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Friday, July 20, 2007

He’s A Maniac!

Today is my first day traveling to the site alone. I left Jan snoring happily at the apartment – no need to make him come out and photograph eventing dressage. A tremendously fat bus driver took me on my scariest ride so far. He wasn’t too bad on the straightaways, but he rally drove the curves, crossing three lanes in the process. At one point we came so close to squashing a car that I still can’t believe we didn’t make contact. The Maniac song from Flashdance kept playing in my head. I can’t decide if it’s better to look so I can brace for the crash, or gaze out the side windows and pretend I’m on a train instead of a bus.

So what is with eventers riding around doing flat work on warm up day with hunt caps on? It’s many years since anyone seriously considered an unfastened helmet to be any protection at all, so it must be a fad. If any eventers are reading this and can enlighten me, please feel free to do so.

I forgot to tell you about the judging booths. Each day they are more complete than the day before. They are made of the kind of particle board that looks like shavings glued together. The first day they weren’t painted at all; then the roofs were painted white; finally today for the eventers they are completely white. Of course it can’t touch the hay bales at our dressage selection trials for spectacular insufficiency, but it’s been fun watching the progress through the week.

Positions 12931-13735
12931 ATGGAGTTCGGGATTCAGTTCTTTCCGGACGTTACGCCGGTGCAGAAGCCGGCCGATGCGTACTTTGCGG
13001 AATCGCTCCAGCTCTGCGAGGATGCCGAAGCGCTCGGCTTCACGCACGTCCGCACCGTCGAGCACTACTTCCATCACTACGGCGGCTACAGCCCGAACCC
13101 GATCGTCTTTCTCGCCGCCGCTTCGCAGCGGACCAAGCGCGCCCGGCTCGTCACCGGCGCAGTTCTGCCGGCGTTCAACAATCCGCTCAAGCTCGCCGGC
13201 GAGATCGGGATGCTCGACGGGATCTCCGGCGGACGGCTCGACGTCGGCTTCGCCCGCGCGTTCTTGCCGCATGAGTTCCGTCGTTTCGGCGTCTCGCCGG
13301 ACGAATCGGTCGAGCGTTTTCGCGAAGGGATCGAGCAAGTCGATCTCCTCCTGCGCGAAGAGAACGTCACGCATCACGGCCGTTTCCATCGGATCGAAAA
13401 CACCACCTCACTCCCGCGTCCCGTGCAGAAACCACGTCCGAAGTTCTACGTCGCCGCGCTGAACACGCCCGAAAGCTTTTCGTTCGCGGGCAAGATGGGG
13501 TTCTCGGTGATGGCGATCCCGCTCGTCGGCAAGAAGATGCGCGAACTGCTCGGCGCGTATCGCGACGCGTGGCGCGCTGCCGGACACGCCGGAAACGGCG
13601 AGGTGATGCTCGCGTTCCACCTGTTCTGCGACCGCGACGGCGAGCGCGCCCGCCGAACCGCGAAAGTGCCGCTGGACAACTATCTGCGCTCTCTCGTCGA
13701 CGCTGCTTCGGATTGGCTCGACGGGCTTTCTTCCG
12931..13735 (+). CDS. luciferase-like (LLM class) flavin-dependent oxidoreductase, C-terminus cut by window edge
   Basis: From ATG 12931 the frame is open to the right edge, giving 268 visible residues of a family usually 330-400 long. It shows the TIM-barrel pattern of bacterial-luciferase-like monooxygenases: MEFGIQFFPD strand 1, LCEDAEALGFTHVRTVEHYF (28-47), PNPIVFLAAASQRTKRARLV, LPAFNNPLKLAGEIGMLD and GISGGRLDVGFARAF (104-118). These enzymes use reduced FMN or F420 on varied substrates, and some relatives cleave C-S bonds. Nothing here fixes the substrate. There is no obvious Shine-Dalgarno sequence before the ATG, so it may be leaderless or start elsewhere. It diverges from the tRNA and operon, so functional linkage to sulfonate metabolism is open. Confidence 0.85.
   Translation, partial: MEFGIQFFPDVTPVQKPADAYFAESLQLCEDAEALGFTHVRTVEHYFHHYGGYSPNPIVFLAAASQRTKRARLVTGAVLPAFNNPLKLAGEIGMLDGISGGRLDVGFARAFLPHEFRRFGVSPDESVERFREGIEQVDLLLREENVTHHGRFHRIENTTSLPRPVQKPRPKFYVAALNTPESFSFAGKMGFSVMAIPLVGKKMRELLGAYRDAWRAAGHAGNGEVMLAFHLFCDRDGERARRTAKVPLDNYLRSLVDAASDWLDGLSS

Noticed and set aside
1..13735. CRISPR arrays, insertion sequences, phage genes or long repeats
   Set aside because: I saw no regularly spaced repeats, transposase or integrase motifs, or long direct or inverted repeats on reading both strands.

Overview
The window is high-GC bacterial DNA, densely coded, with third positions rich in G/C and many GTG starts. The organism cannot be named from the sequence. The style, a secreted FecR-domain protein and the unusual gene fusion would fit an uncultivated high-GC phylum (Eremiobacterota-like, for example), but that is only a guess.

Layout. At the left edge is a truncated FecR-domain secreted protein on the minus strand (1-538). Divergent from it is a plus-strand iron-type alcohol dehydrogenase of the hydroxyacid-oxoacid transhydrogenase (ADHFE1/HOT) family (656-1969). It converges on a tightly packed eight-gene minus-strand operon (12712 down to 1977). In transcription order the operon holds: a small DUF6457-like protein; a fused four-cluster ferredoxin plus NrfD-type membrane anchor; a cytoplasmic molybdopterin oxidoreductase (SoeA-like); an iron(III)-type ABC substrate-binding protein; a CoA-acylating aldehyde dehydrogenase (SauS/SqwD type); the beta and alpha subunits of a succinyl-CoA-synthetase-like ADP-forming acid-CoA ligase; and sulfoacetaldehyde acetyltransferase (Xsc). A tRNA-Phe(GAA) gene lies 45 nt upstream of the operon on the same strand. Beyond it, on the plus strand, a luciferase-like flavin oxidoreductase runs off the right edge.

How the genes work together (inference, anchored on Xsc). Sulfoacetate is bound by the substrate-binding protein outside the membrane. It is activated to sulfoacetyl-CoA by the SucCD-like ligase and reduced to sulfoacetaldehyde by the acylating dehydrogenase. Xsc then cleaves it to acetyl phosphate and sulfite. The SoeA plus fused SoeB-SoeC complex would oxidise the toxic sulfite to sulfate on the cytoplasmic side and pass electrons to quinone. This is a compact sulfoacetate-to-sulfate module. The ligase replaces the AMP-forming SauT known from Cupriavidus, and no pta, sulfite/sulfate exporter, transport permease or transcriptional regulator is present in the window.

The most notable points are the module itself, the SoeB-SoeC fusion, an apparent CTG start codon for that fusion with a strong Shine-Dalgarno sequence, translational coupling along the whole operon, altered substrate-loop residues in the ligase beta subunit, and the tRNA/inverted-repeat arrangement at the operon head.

I thought I was done with Mariette but there is one more thing that has made itself evident today at eventing dressage that I’d like to share. The score board is showing marks movement by movement, judge by judge. But they weren’t during the dressage, only the running total that takes a mathematician to figure out. It’s reminiscent of Athens, when the dressage and eventing dressage overlapped. Movement by movement scoring happened for eventing dressage only. In Athens I asked Mariette why there wasn’t movement by movement scoring for dressage, and she replied that it wasn’t available. When I pointed out to her that the eventers were using it her eyes glazed over and she said nothing. Too bad she’s not still here. I’d ask again.

These eventing dressage judges are making the DQ judges look like saints – though of course being able to see the individual scores makes a difference. The Australian judge Barry Roycroft gave Waylon Roberts a 2 for his counter canter and a 6 for the flying change. Waylon did a nice counter canter but completely flubbed the change, cantering a few disunited strides before the horse trotted behind and changed. Jo Young from Canada gave American Gina Miles a 4 for an extended canter that got her an 8 from another judge (I think the third judge was a 6). What on earth did she see go wrong? It was a really good extended canter. Either these guys are wearing the wrong glasses today or the automatic scoring is being Brazilian.

They won’t let us walk the course today. We’ll have to just run around it tomorrow morning before cross country starts. I hear that the course is a good solid three star. I was feeling apprehensive about watching because of a suspicion that some of the Latin riders don’t have the mileage. But I interviewed the Jamaican rider Samantha Albert, and she assured me that the South American horses really know how to jump. In my efforts to interview Samantha in a cooler place than the blazing sunshine of the mixed zone I tried to take her back to the press area with me. The security guy wouldn’t let her, a rider, into my area.

Eventing dressage will wrap up soon, with the US firmly out front. And I mean firmly.

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